Every day, it seems, there is news of another unarmed black man gunned down simply by the police. These actions are eerily similar to the lynching’s that took place in the early half of the 20th century for pretty much the same reason as those murdered by white police in our society today. Let us remember the fallen and never forget!
The reason could be as simple as the concept of “Manifest Destiny”, which speaks to white privilege. White America has never accepted African American’s as anything more than illegal aliens, in spite of the fact they captured the race against their will and brought to American in chains. I have repeatedly said, “We are a nation of people living in a nation without a nationality” basically because the Constitutions tells us so. You do remember the 3/5th human phrase.
In the wake of Trayvon Martin, an unarmed teenager who was shot and killed by Zimmerman in 2012, Jordan Davis, who was also unarmed, and all of the daily killings at the hands of the police in the most recent terror upon black men killed because white men claimed they feared for their lives. Eric Gardner who was choked to death. Michael Brown, John Crawford and worst of all the kid murder while playing in the park. All lynched but just by gun!
Let’s also include the murders and shootings by the police, sanctioned by law, against African American’s such as Oscar Grant and countless others. Then there are people like Garrick Hopkins, 60, and his brother, Carl Hopkins Jr., 61, two brothers from West Virginia, who were shot and killed by a white man for what he claimed as trespassing on his land – when, in fact, they were inspecting a shed on their own property.
The attached video is straightforward yet nuanced. The song “Strange Fruit” tells a story that must be told to our youth. We must never forget because when you forget history it is destined to repeat itself. We know the importance of Billie Holiday’s recording. But this indispensable video vivid imagery the history of the struggle against lynching, something that was very real, and for Black rights with a wealth of common history of African Americans, Jewish Americans, and the American Left. It is part of our history, part of our heritage. Teach your children and learn this chapter in our past.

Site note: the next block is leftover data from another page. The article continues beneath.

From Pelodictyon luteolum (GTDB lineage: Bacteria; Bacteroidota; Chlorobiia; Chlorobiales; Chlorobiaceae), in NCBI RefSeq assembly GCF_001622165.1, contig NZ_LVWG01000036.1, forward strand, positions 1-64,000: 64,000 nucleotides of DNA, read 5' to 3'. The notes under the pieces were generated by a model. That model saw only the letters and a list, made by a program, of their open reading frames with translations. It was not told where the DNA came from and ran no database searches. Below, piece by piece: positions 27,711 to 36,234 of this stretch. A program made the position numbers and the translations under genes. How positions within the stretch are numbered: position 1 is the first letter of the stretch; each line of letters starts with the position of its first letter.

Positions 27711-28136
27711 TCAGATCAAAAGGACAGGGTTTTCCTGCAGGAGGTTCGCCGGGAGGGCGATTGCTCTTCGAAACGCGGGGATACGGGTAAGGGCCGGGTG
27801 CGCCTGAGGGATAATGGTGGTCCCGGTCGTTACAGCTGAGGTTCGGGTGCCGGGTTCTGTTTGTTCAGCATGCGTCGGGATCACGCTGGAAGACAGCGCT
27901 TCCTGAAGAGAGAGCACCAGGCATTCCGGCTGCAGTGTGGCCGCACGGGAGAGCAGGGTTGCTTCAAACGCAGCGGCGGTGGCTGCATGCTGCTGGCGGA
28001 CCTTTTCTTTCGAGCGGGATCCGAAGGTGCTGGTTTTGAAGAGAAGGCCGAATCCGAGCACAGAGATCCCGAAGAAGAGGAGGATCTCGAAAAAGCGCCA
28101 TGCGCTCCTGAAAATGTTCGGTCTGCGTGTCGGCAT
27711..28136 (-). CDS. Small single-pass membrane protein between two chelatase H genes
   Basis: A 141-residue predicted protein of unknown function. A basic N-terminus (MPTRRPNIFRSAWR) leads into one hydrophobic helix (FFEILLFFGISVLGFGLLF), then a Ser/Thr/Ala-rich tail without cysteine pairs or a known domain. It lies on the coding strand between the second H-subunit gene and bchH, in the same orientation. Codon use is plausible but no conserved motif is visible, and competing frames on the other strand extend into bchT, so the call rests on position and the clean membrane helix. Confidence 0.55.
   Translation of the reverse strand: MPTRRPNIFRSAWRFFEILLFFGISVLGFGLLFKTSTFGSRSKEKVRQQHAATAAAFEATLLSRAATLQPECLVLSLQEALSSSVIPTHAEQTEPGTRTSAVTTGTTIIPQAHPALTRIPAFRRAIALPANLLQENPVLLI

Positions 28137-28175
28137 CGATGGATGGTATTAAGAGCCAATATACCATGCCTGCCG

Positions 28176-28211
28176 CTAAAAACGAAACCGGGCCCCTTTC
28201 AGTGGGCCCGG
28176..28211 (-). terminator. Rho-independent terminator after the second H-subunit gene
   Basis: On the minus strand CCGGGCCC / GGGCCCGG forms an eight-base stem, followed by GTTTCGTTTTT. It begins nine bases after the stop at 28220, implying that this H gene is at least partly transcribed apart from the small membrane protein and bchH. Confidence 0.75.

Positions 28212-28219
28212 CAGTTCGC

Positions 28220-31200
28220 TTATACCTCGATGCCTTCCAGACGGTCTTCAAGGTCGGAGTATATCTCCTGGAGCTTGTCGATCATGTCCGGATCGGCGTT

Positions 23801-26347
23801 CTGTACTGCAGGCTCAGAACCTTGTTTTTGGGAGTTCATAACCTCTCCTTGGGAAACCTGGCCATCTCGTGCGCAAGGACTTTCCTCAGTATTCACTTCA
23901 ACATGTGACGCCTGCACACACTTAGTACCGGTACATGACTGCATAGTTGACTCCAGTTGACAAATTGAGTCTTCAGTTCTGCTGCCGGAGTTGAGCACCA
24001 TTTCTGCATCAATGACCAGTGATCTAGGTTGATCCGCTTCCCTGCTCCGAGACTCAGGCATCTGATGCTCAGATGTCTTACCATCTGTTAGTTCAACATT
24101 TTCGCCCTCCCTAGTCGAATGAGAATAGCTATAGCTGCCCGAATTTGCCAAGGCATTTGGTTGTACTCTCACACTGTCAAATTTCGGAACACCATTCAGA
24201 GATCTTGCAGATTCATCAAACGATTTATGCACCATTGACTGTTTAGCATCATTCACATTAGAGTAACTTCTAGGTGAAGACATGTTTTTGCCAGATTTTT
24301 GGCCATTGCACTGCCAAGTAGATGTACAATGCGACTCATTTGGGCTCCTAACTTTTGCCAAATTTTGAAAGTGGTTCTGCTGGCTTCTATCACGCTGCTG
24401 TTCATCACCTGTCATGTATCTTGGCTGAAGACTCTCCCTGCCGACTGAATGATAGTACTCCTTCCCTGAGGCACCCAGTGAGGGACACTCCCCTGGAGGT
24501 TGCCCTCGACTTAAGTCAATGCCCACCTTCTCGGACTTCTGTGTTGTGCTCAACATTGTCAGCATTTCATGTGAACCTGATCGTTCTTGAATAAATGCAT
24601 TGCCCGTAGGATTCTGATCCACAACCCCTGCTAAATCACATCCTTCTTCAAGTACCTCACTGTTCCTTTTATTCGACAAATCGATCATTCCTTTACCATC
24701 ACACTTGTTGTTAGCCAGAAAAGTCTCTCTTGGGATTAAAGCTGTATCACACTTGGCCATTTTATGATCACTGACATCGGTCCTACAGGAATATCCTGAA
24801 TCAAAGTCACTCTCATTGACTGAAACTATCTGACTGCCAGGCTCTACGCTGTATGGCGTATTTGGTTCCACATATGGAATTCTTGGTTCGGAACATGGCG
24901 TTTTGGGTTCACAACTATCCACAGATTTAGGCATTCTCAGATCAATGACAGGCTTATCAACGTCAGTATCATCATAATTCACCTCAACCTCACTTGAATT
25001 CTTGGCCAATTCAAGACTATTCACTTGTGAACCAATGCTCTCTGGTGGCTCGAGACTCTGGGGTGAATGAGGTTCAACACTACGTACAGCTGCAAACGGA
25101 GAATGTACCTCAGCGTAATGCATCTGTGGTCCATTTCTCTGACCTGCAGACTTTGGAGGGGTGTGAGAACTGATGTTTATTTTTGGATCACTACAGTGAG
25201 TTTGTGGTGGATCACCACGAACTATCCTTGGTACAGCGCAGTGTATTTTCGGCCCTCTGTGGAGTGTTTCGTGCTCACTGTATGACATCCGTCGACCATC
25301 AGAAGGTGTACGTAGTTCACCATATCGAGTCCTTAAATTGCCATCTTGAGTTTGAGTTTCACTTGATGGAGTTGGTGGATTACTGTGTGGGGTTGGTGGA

The song “Strange Fruit” creates immediate controversy. Call it a grim reminder of an unnecessarily painful and ugly chapter in American history. The song retains its force, because the issues it raises about the legacy of racial terrorism in American society still resonate. The story tells a song that compelled its listeners to confront the past, which was genuinely disturbing then, and it is no less disturbing today.
While many people assume Strange Fruit was written by Billie Holiday herself, it actually began as a poem by a Jewish schoolteacher and union activist from the Bronx, who later set it to music. Disturbed by a photograph of a lynching, the teacher wrote the stark verse and brooding melody about the horror of lynching under the pseudonym Lewis Allan in 1938. It was first performed at a New York teacher’s union rally and was brought to the attention of the manager of Cafe Society, a popular Greenwich Village nightclub, who introduced Billy Holiday to the writer.
LISTEN TO THE WORDS AND NEVER FORGET THE TERROR!!!
“Southern trees bear a strange fruit, Blood on the leaves and blood at the root, Black body swinging in the Southern breeze, strange fruit hanging from the poplar trees. Pastoral scene of the gallant South, The bulging eyes and the twisted mouth, Scent of magnolia sweet and fresh, And the sudden smell of burning flesh! Here is a fruit for the crows to pluck, for the rain to gather, for the wind to suck, for the sun to rot, for a tree to drop, here is a strange and bitter crop.”
Let’s look at the murder of young black men and boys murdered today as a modern day version of lynchings. The murders an evolution of destruction and black people are nothing more than pray! They tell us not to forget 911 and the Holocaust – know this, we will never forget what you did to black people! And that’s my thought provoking perspective…